The head sculpt is very good too, with some excellent panelling and details, along with a light-up feature for the visor that, when it works, looks fantastic. It’s also a straightforward process of popping the panel off the back to replace the batties, with no need for screws, so that’s appreciated. Oh, and bonus points for the batteries being pre-installed, even if they did wear out very quickly!

Unfortunately, that’s about it, as pretty much every other part of handling this robot mode can be described succinctly as a total hot mess. For starters, it’s one of the least stable toys I’ve fiddled with in a good long while, with such lacking joints that it’s practically impossible to even stand it up without incident, let alone pull off a pose of any kind.

Almost every joint is loose in one way or another, with perhaps the only exceptions being the neck and the shoulder-mounted cannon. The ankles continuously giving way is one thing, but couple it with the frustrating lack of solidity in the knees and hips and you really have no chance of being able to stand Sound Warrior in anything much beyond a classic stoic pose without fear of him crashing over.

The arms are no better, with shoulder and elbow joints being about as much use as a sunroof on a submarine. The wrists follow suit, although at least the poseable hands are a bit of fun. All in all, a very precarious point was about the best I was able to get out of him and believe me, this was after some considerable effort on my part.

Also annoying is the way the chest splits apart from the waist without warning, meaning that you’re constantly plugging it back into place as though you were still going through the transformation. That’s to say nothing of the various panels and flaps on areas such as the thighs, which require a similar amount of adjustment and correction during handling. All told, even attempting to pose Sound Warrior is about as much fun as a lengthy tax return.

The weird thing is that even if the joints were up to snuff, many of them are bizarrely limited in range. The elbows can move all of twenty degrees or so and nothing more, whilst the knees are almost immediately impeded by kibble at the rear, meaning you can’t get anything even approaching a full bend. It’s one thing for this toy to be floppy but quite another for it to somehow be floppy *and* unposeable. What a combo!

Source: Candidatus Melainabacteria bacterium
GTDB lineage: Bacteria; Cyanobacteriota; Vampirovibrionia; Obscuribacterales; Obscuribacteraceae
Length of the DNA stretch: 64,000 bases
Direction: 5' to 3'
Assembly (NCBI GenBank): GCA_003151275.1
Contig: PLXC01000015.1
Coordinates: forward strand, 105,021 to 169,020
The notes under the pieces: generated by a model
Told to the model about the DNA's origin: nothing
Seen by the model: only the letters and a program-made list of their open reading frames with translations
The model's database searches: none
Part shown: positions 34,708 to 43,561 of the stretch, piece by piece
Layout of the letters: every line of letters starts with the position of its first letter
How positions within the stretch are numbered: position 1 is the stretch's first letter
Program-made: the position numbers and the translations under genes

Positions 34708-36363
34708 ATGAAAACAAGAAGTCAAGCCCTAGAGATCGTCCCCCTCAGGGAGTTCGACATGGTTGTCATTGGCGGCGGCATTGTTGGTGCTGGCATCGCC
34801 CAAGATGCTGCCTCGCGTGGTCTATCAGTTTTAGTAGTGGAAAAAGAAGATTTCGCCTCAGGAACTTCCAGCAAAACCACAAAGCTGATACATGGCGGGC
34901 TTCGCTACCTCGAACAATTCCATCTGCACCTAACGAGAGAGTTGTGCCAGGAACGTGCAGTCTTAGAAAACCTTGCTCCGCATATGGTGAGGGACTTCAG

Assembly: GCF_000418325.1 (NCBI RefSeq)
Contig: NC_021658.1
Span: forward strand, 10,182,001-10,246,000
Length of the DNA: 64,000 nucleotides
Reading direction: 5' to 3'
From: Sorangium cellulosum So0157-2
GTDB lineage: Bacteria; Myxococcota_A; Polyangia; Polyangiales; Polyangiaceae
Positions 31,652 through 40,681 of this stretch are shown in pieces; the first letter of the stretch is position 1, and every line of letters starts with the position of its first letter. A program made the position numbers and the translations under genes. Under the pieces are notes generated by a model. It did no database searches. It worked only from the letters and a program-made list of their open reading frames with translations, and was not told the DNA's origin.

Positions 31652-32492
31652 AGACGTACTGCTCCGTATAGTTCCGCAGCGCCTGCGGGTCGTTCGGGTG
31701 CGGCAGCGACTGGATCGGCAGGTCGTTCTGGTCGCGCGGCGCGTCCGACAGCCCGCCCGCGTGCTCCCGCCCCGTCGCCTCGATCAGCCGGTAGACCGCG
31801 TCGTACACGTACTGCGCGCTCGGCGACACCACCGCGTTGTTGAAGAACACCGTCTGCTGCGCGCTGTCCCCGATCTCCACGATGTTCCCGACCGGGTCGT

Oh, but wait, I’m not done because there’s one other gripe that I think truly demonstrates the level of frustration awaiting you here: he can’t hold his own gun. I mean, ok, he *can*, as evidenced by the photo above. However, this took at least a half dozen attempts, each involving me being as steady as possible whilst gingerly wrapping the fingers around the handle and praying to some unseen deity that it would stay in place just long enough to take the picture. Even once you get it just so, the gun leans forward at the handle and threatens to fall out of his palm rather abruptly. The one saving grace is that it’s all a bit academic: his arm isn’t actually strong enough to hold the gun up anyway. You may as well just forget about that blast effects piece.

There is another feature to discuss though, that being the opening chest compartment, wherein you can place a mini folded-up Ravage figure. It works well enough, although the way the chest door flops down like a broken toilet seat says everything about the level of finesse applied here overall.